Since the beginning of the 19th century, international conferences have played an important part in the development of the international system and the law. Noteworthy in that respect was the Congress of Vienna which, through its Final Act of 1815, reorganized Europe after the defeat of Napoleon and also contributed to the body of international law. For example, it established rules for diplomatic procedure and the treatment of diplomatic envoys. On the urging of Britain, it included a general condemnation of the slave trade. Another important step in the development of international law was the Conference of Paris (1856), which was convened to terminate the Crimean War but at the same time adopted the Declaration of Maritime Law that abolished privateering and letters of marque, modernized the rights of neutrals during maritime war, and required blockades to be effective. The Declaration of Paris also initiated the practice of providing for the subsequent accession by nations other than the original signatories. In 1864 a conference convened in Geneva at the invitation of the Swiss Federal Council approved a convention for the protection of wounded soldiers in a land war; many nations subsequently acceded to this convention.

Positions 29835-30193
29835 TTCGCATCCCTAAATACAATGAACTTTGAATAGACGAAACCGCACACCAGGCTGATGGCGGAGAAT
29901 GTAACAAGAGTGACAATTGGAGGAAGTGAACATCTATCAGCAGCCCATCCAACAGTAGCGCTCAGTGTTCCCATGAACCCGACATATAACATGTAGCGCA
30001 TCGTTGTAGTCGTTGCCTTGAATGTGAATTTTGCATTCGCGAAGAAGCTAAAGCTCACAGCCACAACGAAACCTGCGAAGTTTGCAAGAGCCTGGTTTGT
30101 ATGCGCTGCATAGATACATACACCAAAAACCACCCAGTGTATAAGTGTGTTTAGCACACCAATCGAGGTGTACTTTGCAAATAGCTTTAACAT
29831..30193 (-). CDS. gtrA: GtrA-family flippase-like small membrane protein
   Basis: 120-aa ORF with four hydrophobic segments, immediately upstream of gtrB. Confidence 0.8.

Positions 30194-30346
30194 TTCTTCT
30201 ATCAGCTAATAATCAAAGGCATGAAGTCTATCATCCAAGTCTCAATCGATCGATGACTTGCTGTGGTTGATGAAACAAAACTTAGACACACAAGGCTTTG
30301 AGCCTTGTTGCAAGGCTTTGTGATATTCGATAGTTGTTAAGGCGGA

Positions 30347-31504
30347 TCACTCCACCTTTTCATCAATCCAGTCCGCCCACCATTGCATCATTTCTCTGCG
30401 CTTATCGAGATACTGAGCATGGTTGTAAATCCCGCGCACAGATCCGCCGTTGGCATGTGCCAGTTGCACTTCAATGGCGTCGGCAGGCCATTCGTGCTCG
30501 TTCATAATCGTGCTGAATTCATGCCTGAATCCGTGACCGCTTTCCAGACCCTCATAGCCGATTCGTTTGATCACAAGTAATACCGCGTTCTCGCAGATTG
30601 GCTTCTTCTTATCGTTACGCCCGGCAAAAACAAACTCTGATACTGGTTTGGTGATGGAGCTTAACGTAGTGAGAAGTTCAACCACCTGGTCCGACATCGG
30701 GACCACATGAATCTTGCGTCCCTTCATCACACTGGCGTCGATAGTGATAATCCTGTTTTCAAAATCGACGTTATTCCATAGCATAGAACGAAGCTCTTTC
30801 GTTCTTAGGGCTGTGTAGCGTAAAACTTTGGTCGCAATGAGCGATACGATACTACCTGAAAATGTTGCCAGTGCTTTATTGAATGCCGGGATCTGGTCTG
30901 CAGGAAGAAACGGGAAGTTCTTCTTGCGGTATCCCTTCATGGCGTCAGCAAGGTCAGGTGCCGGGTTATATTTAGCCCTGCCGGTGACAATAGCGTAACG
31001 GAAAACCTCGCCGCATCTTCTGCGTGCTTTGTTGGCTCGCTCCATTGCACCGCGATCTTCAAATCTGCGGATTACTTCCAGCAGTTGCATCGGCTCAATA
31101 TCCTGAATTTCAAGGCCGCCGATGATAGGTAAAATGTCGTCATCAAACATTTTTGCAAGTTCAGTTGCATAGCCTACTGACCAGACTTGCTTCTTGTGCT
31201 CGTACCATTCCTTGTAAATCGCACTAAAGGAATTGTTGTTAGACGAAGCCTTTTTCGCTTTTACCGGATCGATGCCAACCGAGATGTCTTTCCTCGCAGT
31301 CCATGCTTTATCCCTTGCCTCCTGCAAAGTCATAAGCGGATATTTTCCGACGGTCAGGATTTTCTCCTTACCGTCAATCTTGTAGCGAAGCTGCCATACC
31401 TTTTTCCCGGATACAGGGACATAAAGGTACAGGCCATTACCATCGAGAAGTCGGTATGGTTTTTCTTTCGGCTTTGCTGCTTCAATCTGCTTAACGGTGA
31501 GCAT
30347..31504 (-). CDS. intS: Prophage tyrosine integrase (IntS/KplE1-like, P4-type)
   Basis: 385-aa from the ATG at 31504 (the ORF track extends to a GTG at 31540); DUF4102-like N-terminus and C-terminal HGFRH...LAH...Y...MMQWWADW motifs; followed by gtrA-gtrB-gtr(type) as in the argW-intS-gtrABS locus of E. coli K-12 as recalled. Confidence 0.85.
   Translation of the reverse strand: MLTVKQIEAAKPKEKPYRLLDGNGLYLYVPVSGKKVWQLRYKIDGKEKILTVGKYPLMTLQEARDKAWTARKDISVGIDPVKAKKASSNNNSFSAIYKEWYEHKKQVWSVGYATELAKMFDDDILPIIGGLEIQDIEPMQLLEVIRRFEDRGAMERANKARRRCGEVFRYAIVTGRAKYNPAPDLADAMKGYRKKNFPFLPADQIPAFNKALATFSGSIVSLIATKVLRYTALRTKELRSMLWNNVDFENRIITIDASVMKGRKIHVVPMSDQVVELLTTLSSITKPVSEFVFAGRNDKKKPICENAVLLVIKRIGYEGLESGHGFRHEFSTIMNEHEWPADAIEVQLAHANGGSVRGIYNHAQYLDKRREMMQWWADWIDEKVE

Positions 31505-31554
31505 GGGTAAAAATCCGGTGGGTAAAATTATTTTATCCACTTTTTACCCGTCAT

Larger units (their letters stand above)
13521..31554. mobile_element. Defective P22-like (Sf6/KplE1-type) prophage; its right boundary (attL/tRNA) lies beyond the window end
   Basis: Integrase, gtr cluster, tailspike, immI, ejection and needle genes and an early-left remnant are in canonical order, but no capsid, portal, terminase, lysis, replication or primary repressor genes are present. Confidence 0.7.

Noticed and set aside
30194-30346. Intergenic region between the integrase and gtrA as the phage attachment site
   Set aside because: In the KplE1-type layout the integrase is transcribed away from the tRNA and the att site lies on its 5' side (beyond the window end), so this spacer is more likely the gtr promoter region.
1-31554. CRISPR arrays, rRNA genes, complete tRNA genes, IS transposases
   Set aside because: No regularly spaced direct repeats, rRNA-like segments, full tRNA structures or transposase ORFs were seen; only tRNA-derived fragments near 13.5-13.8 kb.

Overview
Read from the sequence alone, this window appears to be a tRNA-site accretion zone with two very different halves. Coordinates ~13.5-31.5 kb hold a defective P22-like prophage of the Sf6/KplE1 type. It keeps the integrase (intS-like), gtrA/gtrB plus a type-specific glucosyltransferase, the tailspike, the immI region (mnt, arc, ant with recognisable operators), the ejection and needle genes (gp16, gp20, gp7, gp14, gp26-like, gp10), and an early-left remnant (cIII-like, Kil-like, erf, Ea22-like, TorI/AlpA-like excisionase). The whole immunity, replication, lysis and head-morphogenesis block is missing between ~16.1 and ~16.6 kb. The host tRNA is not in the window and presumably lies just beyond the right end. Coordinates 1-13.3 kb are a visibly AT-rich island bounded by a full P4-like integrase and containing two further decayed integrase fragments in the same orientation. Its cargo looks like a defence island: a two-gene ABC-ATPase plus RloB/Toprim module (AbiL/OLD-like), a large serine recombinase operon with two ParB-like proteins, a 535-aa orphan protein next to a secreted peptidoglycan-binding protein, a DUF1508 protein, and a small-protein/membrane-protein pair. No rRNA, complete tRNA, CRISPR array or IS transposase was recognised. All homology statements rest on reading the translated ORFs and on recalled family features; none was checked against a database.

The avoidance or mitigation of the rigors of war continued to be the subject of other multilateral treaties. The peace conferences held in 1899 and 1907 in The Hague, the Netherlands, resulted in a number of conventions of that type. The 1899 conference adopted a Convention for the Pacific Settlement of International Disputes, which created the Permanent Court of Arbitration. Although it was not a veritable court with a fixed bench of judges, it served as an important instrument of arbitration.

At the end of World War I the League of Nations was established by the covenant signed in 1919 as part of the Treaty of Versailles. Pursuant to provisions in this covenant, the Permanent Court of International Justice was established in 1921. The League of Nations was created as a permanent organization of independent states for the purpose of maintaining peace and preventing war. During its existence 63 countries were members of the League at one time or another. The USSR joined in 1934, but Germany and Japan withdrew in 1933. The U.S. never became a member of the organization, which was powerless to forestall World War II. Equally unsuccessful in preventing hostilities was the Pact of Paris for the Renunciation of War (1928)-the so-called Kellogg-Briand Pact-although it was ratified by more than 60 nations, including Germany and Japan. After the termination of World War II in 1945 the UN Charter created a new organization with an elaborate machinery for solving disputes among nations and for the further development of international law.